rare purple mushrooms, first without flash, 1/40 sec - 2.8, 50 mm macro lens purple mushrooms, now with remote flash from the right, diafragme closed down to f 8 to get more depth of field and to keep some light in the back I lowered the shutterspeed till 1/13 sec, 50 mm macro lens purple mushrooms, now with remote flash from the right, diafragme closed down to f 9 to get more depth of field and to keep some light in the back I lowered the shutterspeed till 1/13 sec, 50 mm macro lens group of mushrooms, remote flash on the right Very tiny mushrooms (just check the size of the pine needles), remote flash on the right - 1/30 sec - f 7.1
This also has the advantage that you can support your arms to keep your camera still. I almost never take a tripod with me and since mushrooms are always found on the dark bottom of the wood, it can be pretty difficult to get a clear shot..
I often use a 55-200 mm lens but with that one (since it's not that bright (f 4 - 5.6) you end up rather often underneath shutterspeeds of 1/15 s, especially when you don't want to push up to much your ISO.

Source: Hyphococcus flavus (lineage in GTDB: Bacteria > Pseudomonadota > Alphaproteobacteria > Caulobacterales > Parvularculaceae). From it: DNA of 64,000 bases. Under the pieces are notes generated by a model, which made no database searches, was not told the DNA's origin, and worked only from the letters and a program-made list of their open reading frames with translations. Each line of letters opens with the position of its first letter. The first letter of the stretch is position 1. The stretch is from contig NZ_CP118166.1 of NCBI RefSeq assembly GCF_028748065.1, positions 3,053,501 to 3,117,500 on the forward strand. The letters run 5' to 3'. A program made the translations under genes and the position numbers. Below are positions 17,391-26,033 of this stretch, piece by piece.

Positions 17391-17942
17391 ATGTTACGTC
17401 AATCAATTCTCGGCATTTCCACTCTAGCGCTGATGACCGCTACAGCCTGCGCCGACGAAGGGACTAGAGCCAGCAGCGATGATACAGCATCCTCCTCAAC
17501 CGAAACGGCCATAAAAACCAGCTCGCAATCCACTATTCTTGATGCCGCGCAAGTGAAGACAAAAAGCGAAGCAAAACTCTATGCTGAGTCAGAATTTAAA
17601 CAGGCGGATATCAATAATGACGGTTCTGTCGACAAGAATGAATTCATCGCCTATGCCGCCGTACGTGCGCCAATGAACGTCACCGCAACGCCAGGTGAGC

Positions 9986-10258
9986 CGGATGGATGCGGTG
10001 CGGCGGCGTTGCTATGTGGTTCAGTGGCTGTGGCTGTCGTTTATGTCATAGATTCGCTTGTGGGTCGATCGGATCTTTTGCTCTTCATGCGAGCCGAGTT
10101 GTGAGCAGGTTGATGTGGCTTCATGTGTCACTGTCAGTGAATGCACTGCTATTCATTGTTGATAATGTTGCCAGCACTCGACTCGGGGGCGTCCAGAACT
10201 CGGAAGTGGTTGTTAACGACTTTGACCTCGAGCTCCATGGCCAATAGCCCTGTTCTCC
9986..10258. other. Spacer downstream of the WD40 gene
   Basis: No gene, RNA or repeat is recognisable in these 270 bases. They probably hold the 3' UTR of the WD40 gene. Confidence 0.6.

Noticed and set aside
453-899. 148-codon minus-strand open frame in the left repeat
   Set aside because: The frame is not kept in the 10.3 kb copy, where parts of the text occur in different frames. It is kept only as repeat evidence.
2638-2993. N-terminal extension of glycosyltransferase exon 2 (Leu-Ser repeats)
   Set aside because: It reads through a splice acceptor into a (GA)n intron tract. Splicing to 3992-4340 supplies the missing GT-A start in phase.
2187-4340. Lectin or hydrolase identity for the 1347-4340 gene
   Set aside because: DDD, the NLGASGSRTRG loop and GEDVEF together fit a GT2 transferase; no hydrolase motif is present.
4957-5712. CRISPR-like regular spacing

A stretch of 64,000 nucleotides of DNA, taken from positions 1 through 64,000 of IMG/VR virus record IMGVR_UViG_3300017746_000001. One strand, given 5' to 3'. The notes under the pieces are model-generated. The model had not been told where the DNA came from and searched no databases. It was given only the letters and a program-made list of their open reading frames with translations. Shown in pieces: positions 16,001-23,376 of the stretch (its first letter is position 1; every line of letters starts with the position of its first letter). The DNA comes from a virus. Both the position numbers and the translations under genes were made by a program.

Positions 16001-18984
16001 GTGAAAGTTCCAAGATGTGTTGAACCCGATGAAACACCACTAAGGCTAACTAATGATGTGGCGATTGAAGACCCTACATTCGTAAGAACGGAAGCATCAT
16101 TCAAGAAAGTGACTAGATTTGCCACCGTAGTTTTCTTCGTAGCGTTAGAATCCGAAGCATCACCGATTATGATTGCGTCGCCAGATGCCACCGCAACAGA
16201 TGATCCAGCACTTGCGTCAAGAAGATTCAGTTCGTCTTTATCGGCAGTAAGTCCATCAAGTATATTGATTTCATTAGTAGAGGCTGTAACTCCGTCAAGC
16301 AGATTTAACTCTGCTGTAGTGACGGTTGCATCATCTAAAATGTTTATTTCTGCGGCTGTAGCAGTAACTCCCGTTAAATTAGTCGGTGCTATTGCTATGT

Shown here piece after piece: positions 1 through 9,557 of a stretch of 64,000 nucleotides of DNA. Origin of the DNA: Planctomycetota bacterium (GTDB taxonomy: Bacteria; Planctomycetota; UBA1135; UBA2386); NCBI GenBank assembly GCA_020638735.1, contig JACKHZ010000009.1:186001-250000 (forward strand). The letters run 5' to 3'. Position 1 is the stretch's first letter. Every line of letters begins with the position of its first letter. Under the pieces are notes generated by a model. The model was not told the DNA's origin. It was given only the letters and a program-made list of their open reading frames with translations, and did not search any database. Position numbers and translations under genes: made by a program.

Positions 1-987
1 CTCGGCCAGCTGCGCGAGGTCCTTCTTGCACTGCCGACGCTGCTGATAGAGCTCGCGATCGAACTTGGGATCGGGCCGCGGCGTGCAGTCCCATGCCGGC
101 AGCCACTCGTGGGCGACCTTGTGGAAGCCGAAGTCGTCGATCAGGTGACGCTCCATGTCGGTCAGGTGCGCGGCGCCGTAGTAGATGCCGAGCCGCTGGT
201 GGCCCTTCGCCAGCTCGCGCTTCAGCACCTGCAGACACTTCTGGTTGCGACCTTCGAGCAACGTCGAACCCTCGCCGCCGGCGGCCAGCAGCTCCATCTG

To prevent shaking I often use a remote flash which I place next to the mushroom so I can use a smaller diafragma and faster shutterspeed but it makes the background rather dark and it makes the light rather hard.. but it often is the only way to get a crips clear picture of mushrooms on the dark forest floor. On the other hand, lowering the sutterspeed isn't that of a problem since with the closed diafragm, the scene merely gets lighted by the flash. and motion blur is very unlikely since exposure is done by the very short time the flash lights up.. Therefor, I often do lenghten the exposure till 1/15 sec or even longer with the use of a flash.
You're lying down anyway and with a good support and if no wind, your shots will be most likely be cristal clear...
Triplet mushroom, shot without flash on 1/13 sec - f 9 - ISO 200 - 225 mm
Have fun eating dirt...